So what’s to be done?

[I was going to do some more Port Wing jokes here, but writing about war, torture, and genocide changes the tone of a post very quickly.]

I would like to see the people of Cornucopia and Port Wing get together with the Sandy Lake, Fond du Lac, and Red Cliff bands and possibly the Meskwaki Nation, to put a memorial in its proper place.  It should be more than a wooden marker.  It needs to recognize not only the historical significance, but also the fact that many people died on that day and in the larger war.  This is a story that should be known in our area, and known accurately.

If Cornucopia still needs a history, we can put up a marker for the time we beat Port Wing in the tournament.

Sources:
Ely, Edmund Franklin, and Theresa M. Schenck. The Ojibwe Journals of Edmund F. Ely, 1833-1849. Lincoln: University of Nebraska, 2012. Print.
Gidakiiminaan = Our Earth. Odanah, WI: Great Lakes Indian Fish & Wildlife Commission, 2007. Print.
Kohl, J. G. Kitchi-Gami: Wanderings round Lake Superior. London: Chapman and Hall, 1860. Print.
Loew, Patty. Indian Nations of Wisconsin: Histories of Endurance and Renewal.
Madison: Wisconsin Historical Society, 2001. Print.
Nichols, John, and Earl Nyholm. A Concise Dictionary of Minnesota Ojibwe. Minneapolis: University of Minnesota, 1995. Print.
Schenck, Theresa M. The Voice of the Crane Echoes Afar: The Sociopolitical Organization of the Lake Superior Ojibwa, 1640-1855. New York: Garland Pub., 1997. Print.
———— William W. Warren: The Life, Letters, and times of an Ojibwe Leader. Lincoln: University of Nebraska, 2007. Print.
Schoolcraft, Henry Rowe. Historical and Statistical Information Respecting the History, Condition and Prospects of the Indian Tribes of the United States. Philadelphia: Lippincott, 1853. Print.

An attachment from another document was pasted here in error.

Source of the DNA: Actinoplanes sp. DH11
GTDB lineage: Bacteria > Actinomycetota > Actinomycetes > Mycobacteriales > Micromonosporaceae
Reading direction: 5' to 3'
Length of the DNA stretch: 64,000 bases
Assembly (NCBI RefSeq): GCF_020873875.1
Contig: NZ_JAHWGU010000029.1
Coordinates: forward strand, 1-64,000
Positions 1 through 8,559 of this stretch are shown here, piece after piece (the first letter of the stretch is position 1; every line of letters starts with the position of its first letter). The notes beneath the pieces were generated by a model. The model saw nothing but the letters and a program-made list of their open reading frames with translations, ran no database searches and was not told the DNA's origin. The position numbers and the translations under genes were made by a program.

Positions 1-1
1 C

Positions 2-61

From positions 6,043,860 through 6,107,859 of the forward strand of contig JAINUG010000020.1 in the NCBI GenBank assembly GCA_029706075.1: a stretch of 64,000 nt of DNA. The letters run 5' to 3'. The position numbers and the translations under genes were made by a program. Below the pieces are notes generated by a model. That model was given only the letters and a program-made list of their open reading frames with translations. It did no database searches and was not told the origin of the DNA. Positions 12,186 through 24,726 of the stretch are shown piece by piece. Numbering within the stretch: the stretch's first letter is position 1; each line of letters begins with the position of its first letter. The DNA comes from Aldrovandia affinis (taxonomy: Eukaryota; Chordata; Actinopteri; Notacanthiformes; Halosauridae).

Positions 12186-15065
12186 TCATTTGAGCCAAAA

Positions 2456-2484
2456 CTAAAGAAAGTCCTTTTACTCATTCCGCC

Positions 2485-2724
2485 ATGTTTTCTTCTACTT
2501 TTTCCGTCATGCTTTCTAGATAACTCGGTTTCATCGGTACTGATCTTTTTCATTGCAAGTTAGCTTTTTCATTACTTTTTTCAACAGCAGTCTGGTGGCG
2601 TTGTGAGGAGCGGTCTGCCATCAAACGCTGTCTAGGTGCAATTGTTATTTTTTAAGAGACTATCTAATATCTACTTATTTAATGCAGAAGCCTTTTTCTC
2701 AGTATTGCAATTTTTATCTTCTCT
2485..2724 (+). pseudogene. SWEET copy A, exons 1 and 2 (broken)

Warren, William W., and Edward D. Neill. History of the Ojibway Nation. Minneapolis: Ross & Haines, 1957. Print.
Warren, William W., and Theresa M. Schenck. History of the Ojibway People. St. Paul: Minnesota Historical Society, 2009. Print.
White, Richard. The Middle Ground: Indians, Empires, and Republics in the Great Lakes Region, 1650-1815. Cambridge: Cambridge UP, 1991. Print.
“Wisconsin Historical Images.” Wisconsin Historical Society, n.d. Web. 30 Mar. 2013.
Witgen, Michael J. An Infinity of Nations: How the Native New World Shaped Early North America. Philadelphia: University of Pennsylvania, 2012. Print.
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11 Responses to “Kah-puk-wi-e-kah: Cornucopia, Herbster, or Port Wing?”

  1. […] Bayaaswaa, the boy whose father traded his life for his when he was kidnapped by the Meskwaki (Fox) (see post from March 30, 2013).  Bayaaswaa grew to be a famous chief at Sandy Lake who was instrumental in the 18th-century […]

  2. philliutas said

    From Charles Lippert, who already had Gaa-apakwaayikaag as Port Wing on Wikipedia back in 2007:

    “I just wanted to let you know that apakway ↔ apakwe- variations, more specifically the ay ↔ e- variations, happen frequently in Ojibwe. Think of jiibay ↔ jiibe- variations among many. This is in reference to your blog article on Port Wing, BTW.
    So, the names of Flag River are
    gaa-apakweyaag-ziibi = River of Place Being with Flags
    gaa-apakwekaag-ziibi = River of Place Abundant with Flags
    gaa-apakwaanikaan-ziibi = River of Place Abundant with Coverings
    And “Coverings” don’t necessarily refer to birch bark covering, though it can. It can also refer to thatch coverings, reed coverings, straw coverings… any covering material…

    The preverb apakw= means cover XX. So other than “roof”, “shingle”, “bark” and “mat” — which you’ve seen by now — we also have apakweshkosh for husk, apakwaanaajiinh for big brown bat, and apako’on for diaper, and apakwaason, apakwaasinegin, and apakwaanegin for canvas. Oh, and the rushes are named after “mat” because you use the rushes to weave a mat.”

  3. Carma said

    I am the great-great-great grandaughter of Pelagie La Pointe, her parents were Pierre LaPointe and Etoukasahwee (parents Gaa-dawaabide and Obenege shipequay) Carma

    • philliutas said

      Then you have some illustrious ancestors going all the way back to the Man who the Sky Fears. If you haven’t seen Maangozid’s Family Tree yet, you’ll want to.

      The Ojibwe Journals of Edmund F. Ely, edited by Theresa Schenck is another good read if you want more about the LaPointes and Maangozid c. 1834.

      Thanks for reading.

      • Carma said

        Thank you so much for the additional information, I will look into the family tree and the journals.

        I have always have had a longing to go to the Apostle Islands but live near Seattle, I hope to be able to see them soon and discover why I feel I must go there.

  4. Anjeni said